Newer isn’t necessarily better. The Cascade-X CPUs aren’t usable for the Mac Pro, due to their low max memory and lack of ECC support, and an insufficient number of PCIe lanes (the 18-core max is also an issue). Those CPUs aren’t even suitable for iMac Pro, due to the memory restrictions. (But the new iMac Pro will use the Xeon W-2200 series, which are much the same as the Cascade-X HEDT CPUs you reference. The Xeons cost a little more, but they support up to 1TB of ECC RAM.) 

    re: AMD, Apple has yet to show any interest in them. That could change in the future, but I’m not holding my breath. 
  • Inside Apple's fantastically fast new Mac Pro

    BigDann said:
    This reminds me of the Three Bears story! The Mac mini is too cold, the new MacPro is too hot! The 2013 is the not quite good enough!

    Apple swung hard to the Animators & videographers with this design. Which is good!

    But us photographers got short changed! Now if Apple where to take this design and make a desktop version dropping a few of the slots. Basically, the 2013 on steroids! I would buy one to replace my aging 2013 Trash Can!
    You’re not the only one who wants a “less pro” Mac Pro, but there’s aren’t enough of you. Sure, Apple could make a cut-down version with fewer PCIe and DIMM slots, a smaller power supply and case, etc. But given the demand (relatively low) and buyer demographic (much less likely to order higher-end BTO configs), it would be priced somewhere around $9,999. 
    You're just asserting opinions as fact. You don't know what the demand is, and you don't know the "buyer demographic". That said, it's quite possible that Apple shares your opinions.

    Your quoted price is ridiculous, though. Apple could do quite well with an "xMac" (as discussed here endlessly) in the $3k range. They just decided they'd rather segment their market in a different way.
    “Apple could do quite well with an "xMac" (as discussed here endlessly) in the $3k range.” Well I could say something snarky about you asserting opinion as fact, but that would be as ridiculous as when you said that to me. (Of course it’s my opinion, I’m the one who said it. I asserted nothing as fact.)

    In any case, no Apple could not “do quite well with an xMac in the $3k range” because it would cannibalize sales to those who would otherwise buy a Mac Pro for $6k. 

    $6k works as the base price for the new Mac Pro only because the target market will typically order upgrades of one, more or all of the options: RAM, SSD, CPU or GPU. Who knows, but I’d expect the ASP of Mac Pro to be in the neighborhood of $12-15k—and those in the corporate/enterprise space will likely replace them every few years. (But the machine is excellent for small businesses or even one-person independent pros as well.)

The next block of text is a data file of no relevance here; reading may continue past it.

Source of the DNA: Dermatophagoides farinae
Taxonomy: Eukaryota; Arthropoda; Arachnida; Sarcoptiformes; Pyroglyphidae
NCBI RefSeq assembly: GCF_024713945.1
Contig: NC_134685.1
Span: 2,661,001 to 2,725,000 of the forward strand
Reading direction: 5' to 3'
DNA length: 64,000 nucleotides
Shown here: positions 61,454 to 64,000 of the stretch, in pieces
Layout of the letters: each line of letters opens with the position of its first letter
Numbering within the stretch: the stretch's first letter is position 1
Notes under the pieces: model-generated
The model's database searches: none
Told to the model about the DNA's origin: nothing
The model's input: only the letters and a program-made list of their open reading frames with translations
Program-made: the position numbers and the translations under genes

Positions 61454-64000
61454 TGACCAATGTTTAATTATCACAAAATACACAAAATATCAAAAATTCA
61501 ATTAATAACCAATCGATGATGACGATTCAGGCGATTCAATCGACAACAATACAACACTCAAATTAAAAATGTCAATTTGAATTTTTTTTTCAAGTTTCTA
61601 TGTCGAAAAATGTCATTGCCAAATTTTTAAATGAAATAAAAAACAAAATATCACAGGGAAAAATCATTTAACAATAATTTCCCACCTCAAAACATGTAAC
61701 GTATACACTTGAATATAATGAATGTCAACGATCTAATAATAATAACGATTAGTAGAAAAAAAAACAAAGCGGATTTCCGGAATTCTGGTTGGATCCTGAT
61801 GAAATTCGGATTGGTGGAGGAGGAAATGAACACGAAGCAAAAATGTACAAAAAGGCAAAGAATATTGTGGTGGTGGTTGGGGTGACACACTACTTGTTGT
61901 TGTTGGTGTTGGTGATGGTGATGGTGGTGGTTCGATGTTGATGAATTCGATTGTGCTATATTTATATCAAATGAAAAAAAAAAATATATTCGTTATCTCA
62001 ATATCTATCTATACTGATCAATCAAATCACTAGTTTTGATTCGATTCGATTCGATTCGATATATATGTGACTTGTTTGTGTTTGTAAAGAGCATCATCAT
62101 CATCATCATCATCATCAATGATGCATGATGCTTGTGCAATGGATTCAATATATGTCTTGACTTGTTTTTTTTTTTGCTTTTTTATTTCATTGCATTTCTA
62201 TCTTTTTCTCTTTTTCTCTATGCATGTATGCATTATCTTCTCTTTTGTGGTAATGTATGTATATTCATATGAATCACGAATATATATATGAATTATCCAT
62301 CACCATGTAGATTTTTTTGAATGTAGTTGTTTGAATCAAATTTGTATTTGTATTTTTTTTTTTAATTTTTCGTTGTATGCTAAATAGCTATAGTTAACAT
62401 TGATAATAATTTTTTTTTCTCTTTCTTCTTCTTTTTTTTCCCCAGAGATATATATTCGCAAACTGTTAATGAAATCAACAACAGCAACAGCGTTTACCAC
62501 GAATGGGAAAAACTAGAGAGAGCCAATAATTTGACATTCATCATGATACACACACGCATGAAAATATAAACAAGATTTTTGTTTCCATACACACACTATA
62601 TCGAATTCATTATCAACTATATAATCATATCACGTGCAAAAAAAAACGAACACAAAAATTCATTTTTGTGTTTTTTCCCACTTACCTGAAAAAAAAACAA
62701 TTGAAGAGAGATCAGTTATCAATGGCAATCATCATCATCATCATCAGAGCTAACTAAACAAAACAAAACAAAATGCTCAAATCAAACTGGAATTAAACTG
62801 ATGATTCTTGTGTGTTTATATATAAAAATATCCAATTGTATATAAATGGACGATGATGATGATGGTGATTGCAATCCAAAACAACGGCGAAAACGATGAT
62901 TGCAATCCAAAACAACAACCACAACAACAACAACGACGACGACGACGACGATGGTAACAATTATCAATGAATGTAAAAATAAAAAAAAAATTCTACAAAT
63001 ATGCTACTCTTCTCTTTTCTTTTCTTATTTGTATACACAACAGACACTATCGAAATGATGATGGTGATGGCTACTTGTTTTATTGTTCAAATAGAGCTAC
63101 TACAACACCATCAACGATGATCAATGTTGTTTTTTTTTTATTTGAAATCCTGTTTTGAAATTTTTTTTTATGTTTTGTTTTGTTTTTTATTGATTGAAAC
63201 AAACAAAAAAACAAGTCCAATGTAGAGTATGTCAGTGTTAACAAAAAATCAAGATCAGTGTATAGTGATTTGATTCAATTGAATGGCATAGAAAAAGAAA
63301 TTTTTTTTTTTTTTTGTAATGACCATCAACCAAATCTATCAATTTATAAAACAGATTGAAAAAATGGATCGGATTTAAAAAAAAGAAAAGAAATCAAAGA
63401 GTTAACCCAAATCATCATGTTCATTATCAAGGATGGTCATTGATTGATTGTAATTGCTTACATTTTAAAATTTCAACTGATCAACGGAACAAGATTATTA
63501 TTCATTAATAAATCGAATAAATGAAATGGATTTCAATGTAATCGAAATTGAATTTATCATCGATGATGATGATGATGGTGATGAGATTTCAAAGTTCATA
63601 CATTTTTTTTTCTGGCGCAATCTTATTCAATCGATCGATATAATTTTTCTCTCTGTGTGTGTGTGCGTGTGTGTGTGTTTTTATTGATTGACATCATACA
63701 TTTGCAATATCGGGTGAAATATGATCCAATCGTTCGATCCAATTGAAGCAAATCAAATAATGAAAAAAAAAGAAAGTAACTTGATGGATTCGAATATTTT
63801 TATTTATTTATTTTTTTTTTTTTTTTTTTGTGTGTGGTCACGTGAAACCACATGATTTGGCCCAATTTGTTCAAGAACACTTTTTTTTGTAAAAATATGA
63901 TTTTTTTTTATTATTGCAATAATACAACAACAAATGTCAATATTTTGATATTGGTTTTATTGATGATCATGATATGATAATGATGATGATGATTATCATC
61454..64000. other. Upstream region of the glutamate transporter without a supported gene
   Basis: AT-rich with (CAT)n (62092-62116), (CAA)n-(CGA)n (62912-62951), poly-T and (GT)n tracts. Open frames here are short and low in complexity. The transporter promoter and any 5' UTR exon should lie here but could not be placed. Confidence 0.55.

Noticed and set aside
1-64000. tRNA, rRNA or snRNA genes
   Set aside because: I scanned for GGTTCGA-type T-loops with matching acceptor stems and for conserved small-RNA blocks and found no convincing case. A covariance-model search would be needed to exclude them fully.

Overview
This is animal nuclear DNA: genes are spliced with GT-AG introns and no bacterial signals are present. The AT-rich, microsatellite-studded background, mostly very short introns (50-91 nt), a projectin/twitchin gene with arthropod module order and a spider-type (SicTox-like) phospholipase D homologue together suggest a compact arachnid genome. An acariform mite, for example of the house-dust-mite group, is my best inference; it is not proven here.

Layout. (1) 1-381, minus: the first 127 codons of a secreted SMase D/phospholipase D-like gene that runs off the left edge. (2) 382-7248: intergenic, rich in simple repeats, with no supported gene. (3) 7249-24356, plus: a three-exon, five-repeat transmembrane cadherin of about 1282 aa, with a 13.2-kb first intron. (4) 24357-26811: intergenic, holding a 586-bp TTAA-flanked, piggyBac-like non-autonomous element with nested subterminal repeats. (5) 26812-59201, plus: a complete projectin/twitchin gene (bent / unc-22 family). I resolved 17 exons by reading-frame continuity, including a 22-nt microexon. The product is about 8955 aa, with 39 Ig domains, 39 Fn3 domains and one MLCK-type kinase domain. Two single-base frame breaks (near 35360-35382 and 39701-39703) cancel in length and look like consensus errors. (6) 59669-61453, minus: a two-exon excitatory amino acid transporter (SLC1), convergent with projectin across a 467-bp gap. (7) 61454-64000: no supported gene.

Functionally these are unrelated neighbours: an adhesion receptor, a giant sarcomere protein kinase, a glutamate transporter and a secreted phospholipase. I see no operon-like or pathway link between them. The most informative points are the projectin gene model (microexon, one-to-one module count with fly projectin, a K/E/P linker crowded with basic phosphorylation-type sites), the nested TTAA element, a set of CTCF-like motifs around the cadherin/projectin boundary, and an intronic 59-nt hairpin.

PCIe and RAM sockets are cheap. Power supplies and cases are rather inexpensive as well. If the $6k Mac Pro has a BOM cost of $2k, a cut down version might be $1,700. And without Xeon and ECC, an “xMac” BOM cost might be, who knows, call it $1,000 (for all it matters).

    Is it hard to see how a $6k entry level Mac Pro with a $12-15k ASP is a viable product, whereas a less expandable Mac Pro or a prosumer xMac (emphasis on the “sumer”) is a disaster? Not only would either potential offering save Apple very little—especially when you consider the full COGS, not just BOM cost—but the ASP would be crap. 

    Why do I say that? Simple logic. Anyone so desperate to save $50 per month (over 5 years) to spend $3k vs. $6k for the base machine is the same type of user who will buy their own RAM/SSD and even CPU upgrades. Apple will sell those customers one $3k base model—for a thousand dollars gross profit—every ten years. 

    80% of Mac customers buy laptops. That leaves 20% for mini, iMac, iMac Pro and Mac Pro. And I’d guess iMac is maybe 15 of that 20%. That leaves 5%, roughly a million units, split between the mini, iMac Pro and Mac Pro.

    How many xMac can they sell? A few hundred thousand max. And given the effect of cannibalization of the Mac Pro (and to a lesser extent iMac Pro), it’s easy with a little modeling to see that Apple would lose revenue and profit by introducing either a less expandable Mac Pro or “prosumer xMac”. That’s true even if that new product were to result in a significant increase in units sold (which it likely wouldn’t since I think it would mostly steal demand from other models, rather than increasing the overall number of units demanded).

    Anyone who needs a $3k base Mac Pro can surely afford a $6k Mac Pro. I don’t care what kind of pro you are: if $3k over a three or five or seven year lifespan is a dealbreaker, you’re doing it wrong. Close up shop and get a 9 to 5 instead. Those who want a less-pro Mac Pro can want one—that’s fine. But nobody needs one. Buy the $6k Mac Pro and sleep well at night knowing it has all the expansion capability you’ll ever need. 

    Stop trying to make xMac happen. It’s not going to happen.